We reject the further contention of defendant that the verdict, as modified, is against the weight of the evidence. Viewing the evidence in light of the elements of the crime of burglary in the second degree as charged to the jury, as well as the elements of petit larceny (see People v Danielson, 9 NY3d 342, 349), we conclude that an acquittal would not have been unreasonable based on the questionable credibility of the accomplices who testified at trial (see generally People v Bleakley, 69 NY2d 490, 495; People v Alexis, 65 AD3d 1160; People v Griffin, 63 AD3d 635, 638, lv denied 13 NY3d 835). Nevertheless, "giving appropriate deference to the jury's superior opportunity to assess the witnesses' credibility' " (People v Marshall, 65 AD3d 710, 712, lv denied 13 NY3d 940), we conclude that the jury was entitled to credit their testimony concerning the events rather than defendant's version.

We reject defendant's further contention that the testimony of the accomplices was not sufficiently corroborated. We note at the outset that, as the court properly concluded, the issue whether defendant's former girlfriend was an accomplice was for the jury to determine (see People v Basch, 36 NY2d 154, 157; People v McPherson, 70 AD3d 1353, 1354, lv denied 14 NY3d 890; People v Adams, 307 AD2d 475, lv denied 1 NY3d 566). Even assuming, arguendo, that the jury determined that the former girlfriend was an accomplice, we reject the further contention of defendant that her testimony, and that of the other two accomplices, was not sufficiently corroborated. " The corroborative evidence need not show the commission of the crime; it need not show that defendant was connected with the commission of the crime. It is enough if it tends to connect the defendant with the commission of the crime in such a way as may reasonably satisfy the jury that the accomplice is telling the truth' " (People v Reome, 15 NY3d 188, 191-192, quoting People v Dixon, 231 NY 111, 116). Here, the testimony of the accomplices was sufficiently corroborated by other evidence, including the testimony of a police officer establishing that defendant was in a vehicle with the accomplices and the stolen property a short time after the burglary, evidence establishing that defendant attempted to persuade his former girlfriend to change her testimony so that she would not implicate him in the burglary, and the testimony of defendant, in which he admitted that he accompanied the accomplices to the scene of the burglary (see People v Potter, 270 AD2d 892, lv denied 95 NY2d 838; People v Cousins, 221 AD2d 923, 924-925, lv denied 87 NY2d 1018, 88 NY2d 965).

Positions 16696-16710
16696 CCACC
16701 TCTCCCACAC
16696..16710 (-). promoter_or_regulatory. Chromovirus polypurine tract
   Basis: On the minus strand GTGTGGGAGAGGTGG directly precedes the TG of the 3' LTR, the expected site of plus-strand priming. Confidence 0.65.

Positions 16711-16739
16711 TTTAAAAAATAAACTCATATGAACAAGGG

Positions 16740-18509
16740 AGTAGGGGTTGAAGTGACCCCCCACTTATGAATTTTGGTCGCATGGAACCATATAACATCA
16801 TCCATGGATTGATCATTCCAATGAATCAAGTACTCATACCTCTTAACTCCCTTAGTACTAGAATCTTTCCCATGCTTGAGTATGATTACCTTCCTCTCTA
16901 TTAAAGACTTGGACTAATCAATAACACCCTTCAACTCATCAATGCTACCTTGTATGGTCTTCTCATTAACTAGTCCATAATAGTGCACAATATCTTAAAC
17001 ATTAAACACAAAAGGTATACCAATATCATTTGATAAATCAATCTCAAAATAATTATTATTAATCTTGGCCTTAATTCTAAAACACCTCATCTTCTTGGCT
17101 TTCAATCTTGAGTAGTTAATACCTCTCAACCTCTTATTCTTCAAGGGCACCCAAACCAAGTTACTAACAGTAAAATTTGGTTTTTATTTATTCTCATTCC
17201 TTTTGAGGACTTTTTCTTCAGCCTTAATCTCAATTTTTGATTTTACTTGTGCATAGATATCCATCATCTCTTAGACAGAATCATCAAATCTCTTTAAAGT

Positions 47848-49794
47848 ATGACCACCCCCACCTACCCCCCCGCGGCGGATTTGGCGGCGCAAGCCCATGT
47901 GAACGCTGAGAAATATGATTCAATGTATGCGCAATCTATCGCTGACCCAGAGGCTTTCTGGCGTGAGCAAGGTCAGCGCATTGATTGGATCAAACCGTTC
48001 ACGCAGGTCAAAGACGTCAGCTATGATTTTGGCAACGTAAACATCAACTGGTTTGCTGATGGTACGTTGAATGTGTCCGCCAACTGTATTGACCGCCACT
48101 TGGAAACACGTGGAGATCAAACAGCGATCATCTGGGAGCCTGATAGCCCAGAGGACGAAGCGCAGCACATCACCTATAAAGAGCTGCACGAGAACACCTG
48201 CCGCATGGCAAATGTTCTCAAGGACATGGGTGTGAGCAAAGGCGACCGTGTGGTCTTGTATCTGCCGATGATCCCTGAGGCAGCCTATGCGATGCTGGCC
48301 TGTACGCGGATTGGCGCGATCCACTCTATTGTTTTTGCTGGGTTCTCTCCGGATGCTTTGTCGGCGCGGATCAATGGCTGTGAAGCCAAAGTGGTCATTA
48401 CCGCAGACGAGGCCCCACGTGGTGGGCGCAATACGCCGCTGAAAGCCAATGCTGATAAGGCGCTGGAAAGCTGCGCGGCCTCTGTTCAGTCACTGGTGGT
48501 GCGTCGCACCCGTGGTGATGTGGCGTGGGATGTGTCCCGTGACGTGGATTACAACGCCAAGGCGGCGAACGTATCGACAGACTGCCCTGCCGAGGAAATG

Defendant failed to preserve for our review his contention that the court penalized him for exercising his right to a trial by imposing a longer term of incarceration than that proposed during plea negotiations (see People v Dorn, 71 AD3d 1523; People v Griffin, 48 AD3d 1233, 1236-1237, lv denied 10 NY3d 840). In any event, that contention is without merit. " [T]he mere fact that a sentence imposed after trial is greater than that offered in connection with plea negotiations is not proof that defendant was punished for asserting his right to trial' " (People v Chappelle, 14 AD3d 728, 729, lv denied 5 NY3d 786), and there is no indication in the record before us that the sentencing court acted in a vindictive manner based on defendant's exercise of the right to a trial (see generally People v Pena, 50 NY2d 400, 411-412, rearg denied 51 NY2d 770, cert denied 449 US 1087).

Finally, the sentence is not unduly harsh or severe.

20101112